Philip Morris USA Inc. argued in a filing with U.S. District Judge Claudia Wilken on Thursday that because the measure "handicaps" the company's advertising message, it violates the constitutional right of free speech.
Wilken will hold a hearing in Oakland on Nov. 6 on Philip Morris's request for a preliminary injunction that would stop the city law from being enforced.
The measure went into effect on Oct. 1 after Wilken on Sept. 26 turned down the Virginia-based company's bid for a temporary restraining order. The judge said Philip Morris filed its lawsuit very late - on Sept. 25 - and hadn't met the requirements for an immediate order.
But Philip Morris continued its challenge with the request for a preliminary injunction, the next step in the case.
The ordinance bars pharmacies from selling tobacco, but makes an exception for supermarkets and so-called "big-box" stores such as Costco that contain pharmacies. It applies to about 60 pharmacies in the city, most of which are Walgreens drug stores.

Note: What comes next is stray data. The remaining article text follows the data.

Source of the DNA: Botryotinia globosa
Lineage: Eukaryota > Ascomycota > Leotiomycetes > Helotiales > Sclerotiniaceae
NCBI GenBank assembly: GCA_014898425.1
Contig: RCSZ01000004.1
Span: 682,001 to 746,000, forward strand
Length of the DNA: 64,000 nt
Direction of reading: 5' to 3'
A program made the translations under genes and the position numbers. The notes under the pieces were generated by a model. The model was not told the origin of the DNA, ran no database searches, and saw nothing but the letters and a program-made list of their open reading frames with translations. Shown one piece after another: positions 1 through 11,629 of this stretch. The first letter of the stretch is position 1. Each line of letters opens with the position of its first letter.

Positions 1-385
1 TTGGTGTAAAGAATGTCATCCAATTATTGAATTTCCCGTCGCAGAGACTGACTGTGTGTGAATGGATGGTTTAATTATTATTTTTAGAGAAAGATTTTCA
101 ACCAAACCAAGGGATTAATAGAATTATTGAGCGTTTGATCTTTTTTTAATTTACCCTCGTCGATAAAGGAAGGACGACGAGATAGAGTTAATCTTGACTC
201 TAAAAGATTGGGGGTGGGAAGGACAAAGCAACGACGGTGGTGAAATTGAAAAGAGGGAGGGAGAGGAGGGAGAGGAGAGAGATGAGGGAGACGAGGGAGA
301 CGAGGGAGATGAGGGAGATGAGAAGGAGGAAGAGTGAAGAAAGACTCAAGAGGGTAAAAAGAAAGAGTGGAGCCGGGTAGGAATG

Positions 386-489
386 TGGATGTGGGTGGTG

City lawyers have argued that the measure has nothing to do with free speech because it regulates conduct - cigarette sales - and not advertising.
But Philip Morris contends that the practical effect of the law is to put an end to its advertising and displays in the 60 stores.
Walgreen Co. filed a separate challenge, based on a claim of discrimination, in San Francisco Superior Court, but on Sept. 30 a trial judge declined to grant a preliminary injunction in that case.